Given that so many teachers are now calling for change, what do you think needs to be done to keep teachers in the profession?

Robinson: Government needs to get serious about education. We’re in a stage where this is a national emergency. Teachers are leaving in droves and there’s no one in the pipeline to replace them. I think the government needs to put forth a clear-cut investment in education.

It’s more than just more pay for teachers: We need a lessened workload, we need more counselors in the schools, we need to treat teachers like professionals, we need proper professional development. We just need a wholesale investment from the federal government and state governments to make sure our kids get what they need.

And by teachers getting involved in government, we’re going to have the right people at the table. I’m so happy that [2016 National Teacher of the Year] Jahana Hayes is on the House education committee, because we now have a teacher in charge of directing policy for education in the United States—something that you think would seem like common sense.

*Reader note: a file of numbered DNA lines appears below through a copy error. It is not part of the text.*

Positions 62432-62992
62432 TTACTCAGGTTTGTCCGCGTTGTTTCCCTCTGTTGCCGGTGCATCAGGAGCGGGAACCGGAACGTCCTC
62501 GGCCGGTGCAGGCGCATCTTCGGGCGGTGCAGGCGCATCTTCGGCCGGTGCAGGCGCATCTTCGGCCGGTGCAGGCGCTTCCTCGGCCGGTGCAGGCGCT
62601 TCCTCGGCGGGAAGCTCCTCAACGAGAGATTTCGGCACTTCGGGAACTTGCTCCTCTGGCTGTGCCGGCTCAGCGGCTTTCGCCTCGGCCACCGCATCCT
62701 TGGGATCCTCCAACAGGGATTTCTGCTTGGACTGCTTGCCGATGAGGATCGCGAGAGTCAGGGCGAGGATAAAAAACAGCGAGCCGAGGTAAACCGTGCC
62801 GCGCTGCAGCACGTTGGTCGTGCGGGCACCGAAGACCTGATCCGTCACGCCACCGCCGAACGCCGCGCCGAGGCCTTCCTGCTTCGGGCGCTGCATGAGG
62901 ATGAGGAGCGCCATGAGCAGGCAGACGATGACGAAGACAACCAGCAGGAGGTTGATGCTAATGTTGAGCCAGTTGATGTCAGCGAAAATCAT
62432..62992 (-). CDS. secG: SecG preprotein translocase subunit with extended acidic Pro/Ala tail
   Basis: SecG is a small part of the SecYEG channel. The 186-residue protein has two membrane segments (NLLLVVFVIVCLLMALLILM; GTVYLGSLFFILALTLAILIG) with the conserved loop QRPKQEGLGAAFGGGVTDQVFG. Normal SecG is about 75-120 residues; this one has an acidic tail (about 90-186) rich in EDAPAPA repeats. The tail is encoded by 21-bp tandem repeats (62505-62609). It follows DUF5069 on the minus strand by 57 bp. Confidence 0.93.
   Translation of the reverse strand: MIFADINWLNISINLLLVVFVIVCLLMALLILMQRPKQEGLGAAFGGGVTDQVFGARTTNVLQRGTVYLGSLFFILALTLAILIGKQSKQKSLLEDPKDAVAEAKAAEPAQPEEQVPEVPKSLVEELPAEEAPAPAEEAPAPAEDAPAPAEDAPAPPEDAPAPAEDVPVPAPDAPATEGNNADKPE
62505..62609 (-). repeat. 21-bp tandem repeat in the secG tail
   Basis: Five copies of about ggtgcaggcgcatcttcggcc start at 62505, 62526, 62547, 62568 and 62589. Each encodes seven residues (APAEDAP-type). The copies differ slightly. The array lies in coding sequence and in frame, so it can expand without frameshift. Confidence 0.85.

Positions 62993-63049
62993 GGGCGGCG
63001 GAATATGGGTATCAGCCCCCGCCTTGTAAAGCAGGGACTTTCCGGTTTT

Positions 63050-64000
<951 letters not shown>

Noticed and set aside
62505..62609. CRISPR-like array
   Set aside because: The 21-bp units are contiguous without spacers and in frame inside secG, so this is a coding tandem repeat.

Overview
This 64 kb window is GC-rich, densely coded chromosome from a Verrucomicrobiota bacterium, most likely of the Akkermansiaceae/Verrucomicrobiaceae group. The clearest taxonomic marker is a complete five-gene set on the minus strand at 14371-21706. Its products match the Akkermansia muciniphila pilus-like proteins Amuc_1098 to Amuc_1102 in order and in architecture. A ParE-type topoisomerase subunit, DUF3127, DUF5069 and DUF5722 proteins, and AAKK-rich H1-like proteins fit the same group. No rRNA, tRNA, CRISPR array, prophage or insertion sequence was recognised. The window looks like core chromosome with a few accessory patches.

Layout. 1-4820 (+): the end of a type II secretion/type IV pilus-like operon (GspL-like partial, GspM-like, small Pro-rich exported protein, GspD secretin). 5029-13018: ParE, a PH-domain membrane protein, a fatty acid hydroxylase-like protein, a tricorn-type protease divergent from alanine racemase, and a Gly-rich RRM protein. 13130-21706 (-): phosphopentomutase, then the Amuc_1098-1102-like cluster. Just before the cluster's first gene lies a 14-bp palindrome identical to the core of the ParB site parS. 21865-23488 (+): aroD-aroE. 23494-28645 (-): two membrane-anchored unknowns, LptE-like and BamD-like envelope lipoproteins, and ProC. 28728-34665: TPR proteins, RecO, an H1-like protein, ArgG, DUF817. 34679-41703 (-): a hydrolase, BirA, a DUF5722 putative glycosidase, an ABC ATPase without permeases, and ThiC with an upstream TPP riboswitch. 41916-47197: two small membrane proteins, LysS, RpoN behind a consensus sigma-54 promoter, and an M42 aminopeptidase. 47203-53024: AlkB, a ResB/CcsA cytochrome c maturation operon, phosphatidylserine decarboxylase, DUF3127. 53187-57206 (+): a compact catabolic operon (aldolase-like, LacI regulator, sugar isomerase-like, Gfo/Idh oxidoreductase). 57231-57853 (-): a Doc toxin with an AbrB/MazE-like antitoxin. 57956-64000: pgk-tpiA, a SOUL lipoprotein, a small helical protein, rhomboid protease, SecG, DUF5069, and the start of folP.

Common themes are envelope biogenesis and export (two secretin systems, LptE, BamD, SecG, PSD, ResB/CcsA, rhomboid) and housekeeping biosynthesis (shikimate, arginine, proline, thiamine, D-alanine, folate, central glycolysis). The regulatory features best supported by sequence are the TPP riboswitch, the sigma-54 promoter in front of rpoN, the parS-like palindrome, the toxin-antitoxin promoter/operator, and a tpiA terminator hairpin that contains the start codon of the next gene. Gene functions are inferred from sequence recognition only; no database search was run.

Riha: I think policymakers have a tough job. Because they don’t get to see what we see everyday—they don’t get to see the growth, they don’t get to see the spark in the kids’ eyes. I think it’s up to educators to teach them and to show them what each kid really needs, what each community needs, because it’s different everywhere you go.

Teachers unifying and speaking up for what their kids need—and what they need in order to provide them with equitable education—I think that change is positive and it’s powerful.

See Also

Teachers, parents, and students picket outside City Hall in Los Angeles during the citywide teacher strike, which ended Jan. 22.
Teachers, parents, and students picket outside City Hall in Los Angeles during the citywide teacher strike, which ended Jan. 22.
Damian Dovarganes/AP

Gradel: We need to restore respect to our profession, and that can be done in many ways. Of course salary, paying someone for their worth, helps with that. But also as Danielle alluded, teachers need to have a voice, and it needs to be a voice that has impact.